23 March 2012
Natural England and Walshaw Moor Estate Ltd have recently entered into a 25 year agreement that provides a new and detailed framework for management on Walshaw and Lancashire Moors until 2037. This framework provides improved environmental protection for the Moors and also allows the Estate to conduct its business activities.
Walshaw and Lancashire Moors form part of the South Pennine Moors SAC, SPA and SSSI conservation sites. These sites contain rare and globally important habitat - including blanket bog where peat is actively formed and support specialized plant and animal species. However, they are also highly sensitive to damage if managed inappropriately or intensively.
Until now there have been no agreed limits to management activities, such as burning, grazing and vehicular use - the consents that have been in place since 1995 have permitted these operations to take place in perpetuity and without limitation on their scale or location. Natural England does not consider that these consents provided adequate protection to these important habitats.
The benefits of the agreement are, therefore, significant. Firstly, the Estate has agreed to relinquish the earlier, imprecise and unlimited consents in favour of a new consent agreement that operates for a defined period of time (25 years) and that specifies agreed limits on the scale of management activities. Secondly, the agreed level of management provides greater opportunity for habitat conservation and recovery. Now, for the first time, burning activities on the Walshaw Estate will be subject to specific controls. Under the terms of the consent, burning will not be permitted in areas where heather amounts to less than 50% of the vegetation cover and will not be permitted in most of the areas defined as sensitive by the Heather and Grass Burning Code 2007. In the areas where it has been agreed that burning can take place, limits have been set regarding the length of the burning rotation. The agreement sets restrictions on the maintenance and creation of infrastructure (such as roads/ tracks, car parks and grouse butts) and there is also agreement relating to weed treatment, stocking densities and vehicle usage. See full copy of the consent notice: (3.15mb).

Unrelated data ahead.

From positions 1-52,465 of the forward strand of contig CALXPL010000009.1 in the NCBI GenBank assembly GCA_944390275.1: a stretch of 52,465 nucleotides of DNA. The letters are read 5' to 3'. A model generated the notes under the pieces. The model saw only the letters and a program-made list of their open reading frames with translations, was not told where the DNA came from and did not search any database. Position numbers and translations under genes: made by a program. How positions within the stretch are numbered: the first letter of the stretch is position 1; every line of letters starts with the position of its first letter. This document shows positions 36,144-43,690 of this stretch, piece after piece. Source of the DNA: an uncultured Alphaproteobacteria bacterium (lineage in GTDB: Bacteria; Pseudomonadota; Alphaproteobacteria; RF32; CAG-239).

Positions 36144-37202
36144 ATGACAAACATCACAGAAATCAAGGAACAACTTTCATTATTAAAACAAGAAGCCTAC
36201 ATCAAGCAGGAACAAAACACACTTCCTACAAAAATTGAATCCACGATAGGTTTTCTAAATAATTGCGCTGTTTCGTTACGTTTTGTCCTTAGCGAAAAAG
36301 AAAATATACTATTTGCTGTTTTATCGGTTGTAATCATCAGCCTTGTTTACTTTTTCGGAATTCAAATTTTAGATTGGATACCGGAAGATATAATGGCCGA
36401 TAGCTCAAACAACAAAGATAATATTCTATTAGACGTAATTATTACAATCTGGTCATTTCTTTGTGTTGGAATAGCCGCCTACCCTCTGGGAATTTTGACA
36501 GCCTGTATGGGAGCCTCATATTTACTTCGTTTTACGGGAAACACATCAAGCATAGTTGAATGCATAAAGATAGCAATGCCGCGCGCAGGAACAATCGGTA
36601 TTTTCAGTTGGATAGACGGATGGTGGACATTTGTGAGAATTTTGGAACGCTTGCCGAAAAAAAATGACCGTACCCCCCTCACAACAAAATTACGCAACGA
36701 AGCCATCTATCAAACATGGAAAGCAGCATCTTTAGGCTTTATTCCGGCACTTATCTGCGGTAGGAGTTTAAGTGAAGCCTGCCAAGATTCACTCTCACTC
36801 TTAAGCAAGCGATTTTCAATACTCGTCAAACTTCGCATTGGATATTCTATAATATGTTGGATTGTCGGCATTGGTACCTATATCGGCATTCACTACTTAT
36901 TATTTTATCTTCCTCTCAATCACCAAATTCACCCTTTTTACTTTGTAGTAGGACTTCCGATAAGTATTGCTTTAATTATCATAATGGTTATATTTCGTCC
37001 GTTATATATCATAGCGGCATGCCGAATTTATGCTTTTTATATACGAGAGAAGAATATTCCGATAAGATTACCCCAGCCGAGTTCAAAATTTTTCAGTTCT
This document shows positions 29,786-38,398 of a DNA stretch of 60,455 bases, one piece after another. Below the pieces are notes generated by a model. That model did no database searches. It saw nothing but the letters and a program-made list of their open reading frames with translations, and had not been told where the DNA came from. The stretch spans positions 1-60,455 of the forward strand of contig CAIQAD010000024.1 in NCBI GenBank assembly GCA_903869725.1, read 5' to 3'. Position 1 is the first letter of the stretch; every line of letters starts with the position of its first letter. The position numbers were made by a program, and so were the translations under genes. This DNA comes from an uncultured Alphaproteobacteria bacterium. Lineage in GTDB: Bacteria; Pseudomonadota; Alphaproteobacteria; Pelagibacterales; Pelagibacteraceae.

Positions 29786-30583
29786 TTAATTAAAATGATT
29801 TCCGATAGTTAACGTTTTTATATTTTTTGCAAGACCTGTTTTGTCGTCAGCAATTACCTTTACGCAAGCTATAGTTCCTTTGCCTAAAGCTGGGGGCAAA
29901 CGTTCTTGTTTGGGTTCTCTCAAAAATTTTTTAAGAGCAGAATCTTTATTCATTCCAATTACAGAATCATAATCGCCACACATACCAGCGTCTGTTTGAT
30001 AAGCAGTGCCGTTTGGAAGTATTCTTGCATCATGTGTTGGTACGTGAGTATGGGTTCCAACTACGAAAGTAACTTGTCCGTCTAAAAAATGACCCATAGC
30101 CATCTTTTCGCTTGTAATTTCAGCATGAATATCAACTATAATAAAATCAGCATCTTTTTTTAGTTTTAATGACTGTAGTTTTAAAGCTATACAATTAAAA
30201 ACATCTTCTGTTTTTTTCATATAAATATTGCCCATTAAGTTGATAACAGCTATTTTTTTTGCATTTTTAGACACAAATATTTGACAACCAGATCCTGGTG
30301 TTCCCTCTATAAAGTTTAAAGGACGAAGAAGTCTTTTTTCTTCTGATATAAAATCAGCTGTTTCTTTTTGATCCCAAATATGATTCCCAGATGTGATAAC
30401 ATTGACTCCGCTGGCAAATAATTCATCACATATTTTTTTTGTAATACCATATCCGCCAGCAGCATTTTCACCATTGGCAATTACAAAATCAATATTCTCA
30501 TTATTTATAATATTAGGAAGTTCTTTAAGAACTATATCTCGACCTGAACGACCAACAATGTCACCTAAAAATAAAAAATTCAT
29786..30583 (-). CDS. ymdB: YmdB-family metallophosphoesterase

An active programme of peat re-wetting has also been agreed, so that blanket bog restoration can take place.
With an agreement now in place, both parties have brought an end to the legal actions that they had been pursuing. For the first time – and with the agreement of both parties - an agreed framework is now in place for managing this important site, bringing with it the potential to help move the site into more favourable condition over time.